Around 60% of new traders die out in the first 3 months - they give up and this is good - think about it - if trading was easy we would all be millionaires. another 20% keep going for a year and then in desperation take risks guaranteed to blow their account which of course it does.

What may surprise you is that of the remaining 20% all of them will last around 3 years - and they will think they are safe in the water - but even at 3 years only a further 5-10% will continue and go on to actually make money consistently.

By the way - they are real figures, not just some I've picked out of my head - so when you get to 3 years in the game don't think its plain sailing from there.

Iv had many people argue with me about these timescales - funny enough none of them have been trading for more than 3 years - if you think you know better then ask on a board for someone who's been trading 5 years and ask them how long it takes to become fully 100% proficient. Sure i guess there will be exceptions to the rule - but i haven't met any yet.

Eventually you do begin to come out of this phase. You've probably committed more time and money than you ever thought you would, lost 2 or 3 loaded accounts and all but given up maybe 3 or 4 times but now its in your blood

One day - in a split second moment you will enter stage 3.

Step 3 - The Eureka Moment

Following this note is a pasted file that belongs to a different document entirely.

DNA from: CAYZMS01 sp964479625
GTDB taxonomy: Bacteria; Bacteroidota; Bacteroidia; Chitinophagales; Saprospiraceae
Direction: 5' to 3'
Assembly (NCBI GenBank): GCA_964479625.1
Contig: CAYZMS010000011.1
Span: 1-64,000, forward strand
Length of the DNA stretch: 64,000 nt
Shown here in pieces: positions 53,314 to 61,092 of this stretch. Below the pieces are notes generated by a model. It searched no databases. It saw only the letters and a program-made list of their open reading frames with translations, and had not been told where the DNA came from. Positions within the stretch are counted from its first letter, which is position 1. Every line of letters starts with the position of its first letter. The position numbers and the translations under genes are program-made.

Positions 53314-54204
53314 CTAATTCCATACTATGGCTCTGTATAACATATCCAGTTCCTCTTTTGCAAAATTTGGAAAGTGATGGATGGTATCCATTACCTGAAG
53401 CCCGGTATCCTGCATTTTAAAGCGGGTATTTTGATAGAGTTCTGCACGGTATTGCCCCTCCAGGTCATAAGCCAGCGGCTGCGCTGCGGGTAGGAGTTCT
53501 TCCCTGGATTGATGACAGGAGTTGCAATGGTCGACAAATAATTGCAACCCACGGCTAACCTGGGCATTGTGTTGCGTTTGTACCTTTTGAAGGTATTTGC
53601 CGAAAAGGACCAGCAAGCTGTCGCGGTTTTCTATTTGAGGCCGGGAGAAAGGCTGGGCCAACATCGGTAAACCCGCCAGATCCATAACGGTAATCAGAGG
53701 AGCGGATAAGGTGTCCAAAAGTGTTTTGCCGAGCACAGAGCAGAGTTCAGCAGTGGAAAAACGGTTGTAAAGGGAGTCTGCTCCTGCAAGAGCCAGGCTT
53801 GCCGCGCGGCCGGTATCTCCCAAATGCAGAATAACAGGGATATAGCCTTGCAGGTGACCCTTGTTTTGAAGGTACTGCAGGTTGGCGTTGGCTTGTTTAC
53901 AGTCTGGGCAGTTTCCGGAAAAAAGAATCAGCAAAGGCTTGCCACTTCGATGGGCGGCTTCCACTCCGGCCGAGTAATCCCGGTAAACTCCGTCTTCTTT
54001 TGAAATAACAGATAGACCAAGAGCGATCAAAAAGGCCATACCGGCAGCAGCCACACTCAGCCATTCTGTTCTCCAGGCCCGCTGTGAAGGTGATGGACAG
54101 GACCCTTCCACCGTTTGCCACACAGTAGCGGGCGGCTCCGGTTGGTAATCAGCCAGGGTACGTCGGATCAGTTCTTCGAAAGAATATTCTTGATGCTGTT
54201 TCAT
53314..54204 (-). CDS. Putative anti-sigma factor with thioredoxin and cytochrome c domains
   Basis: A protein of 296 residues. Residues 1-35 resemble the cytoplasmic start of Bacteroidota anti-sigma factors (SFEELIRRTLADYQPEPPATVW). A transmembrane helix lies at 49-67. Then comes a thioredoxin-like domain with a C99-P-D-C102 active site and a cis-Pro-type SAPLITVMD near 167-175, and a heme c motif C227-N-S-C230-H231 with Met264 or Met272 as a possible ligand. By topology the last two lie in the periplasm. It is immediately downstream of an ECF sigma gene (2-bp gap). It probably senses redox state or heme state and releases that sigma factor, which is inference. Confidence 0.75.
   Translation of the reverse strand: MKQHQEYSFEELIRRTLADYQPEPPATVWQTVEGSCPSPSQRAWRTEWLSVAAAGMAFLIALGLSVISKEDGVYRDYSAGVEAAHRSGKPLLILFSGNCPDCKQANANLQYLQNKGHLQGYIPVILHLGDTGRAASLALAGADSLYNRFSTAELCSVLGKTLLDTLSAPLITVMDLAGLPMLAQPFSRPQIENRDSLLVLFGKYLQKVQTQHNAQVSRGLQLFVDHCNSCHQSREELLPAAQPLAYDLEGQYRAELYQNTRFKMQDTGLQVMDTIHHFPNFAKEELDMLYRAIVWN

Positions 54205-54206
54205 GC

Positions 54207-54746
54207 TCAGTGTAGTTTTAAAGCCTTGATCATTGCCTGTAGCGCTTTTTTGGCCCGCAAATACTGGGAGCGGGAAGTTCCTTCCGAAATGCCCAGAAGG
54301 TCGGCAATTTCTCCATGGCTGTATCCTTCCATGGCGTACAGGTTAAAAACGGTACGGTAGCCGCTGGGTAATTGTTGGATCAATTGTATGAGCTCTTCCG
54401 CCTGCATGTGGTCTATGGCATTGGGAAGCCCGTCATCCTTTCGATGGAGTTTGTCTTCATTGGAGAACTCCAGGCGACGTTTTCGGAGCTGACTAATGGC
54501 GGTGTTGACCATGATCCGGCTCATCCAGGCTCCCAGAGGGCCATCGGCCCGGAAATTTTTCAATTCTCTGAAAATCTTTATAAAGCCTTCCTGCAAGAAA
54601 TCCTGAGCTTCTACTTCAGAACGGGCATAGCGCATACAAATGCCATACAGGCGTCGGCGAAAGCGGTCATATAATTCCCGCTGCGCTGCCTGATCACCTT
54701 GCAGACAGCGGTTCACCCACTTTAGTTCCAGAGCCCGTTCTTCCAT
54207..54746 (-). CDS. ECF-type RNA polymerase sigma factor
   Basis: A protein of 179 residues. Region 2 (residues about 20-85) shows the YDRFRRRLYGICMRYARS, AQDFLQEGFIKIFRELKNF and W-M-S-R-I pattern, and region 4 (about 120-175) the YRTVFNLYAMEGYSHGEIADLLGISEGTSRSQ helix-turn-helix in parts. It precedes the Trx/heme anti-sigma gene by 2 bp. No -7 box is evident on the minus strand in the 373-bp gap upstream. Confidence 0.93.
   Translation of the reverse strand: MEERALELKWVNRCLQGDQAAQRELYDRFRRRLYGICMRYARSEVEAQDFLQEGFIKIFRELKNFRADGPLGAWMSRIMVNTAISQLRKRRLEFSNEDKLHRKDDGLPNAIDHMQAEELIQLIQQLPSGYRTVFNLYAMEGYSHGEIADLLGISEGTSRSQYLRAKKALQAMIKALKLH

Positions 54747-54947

Towards the end of stage two you begin to realize that it's not the system that is making the difference. You realize that its actually possible to make money with a simple moving average and nothing else IF you can get your head and money management right You start to read books on the psychology of trading and identify with the characters portrayed in those books and finally comes the eureka moment.

The eureka moment causes a new connection to be made in your brain. You suddenly realize that neither you, nor anyone else can accurately predict what the market will do in the next ten seconds, never mind the next 20 minutes.

Because of this revelation you stop taking any notice of what anyone thinks - what this news item will do, and what that event will do to the markets. You become an individual with your own method of trading

You start to work just one system that you mold to your own way of trading, you're starting to get happy and you define your risk threshold.

You start to take every trade that your 'edge' shows has a good probability of winning with. When the trade turns bad you don't get angry or even because you know in your head that as you couldn't possibly predict it isn't your fault - as soon as you realize that the trade is bad you close it . The next trade or the one after it or the one after that will have higher odds of success because you know your system works.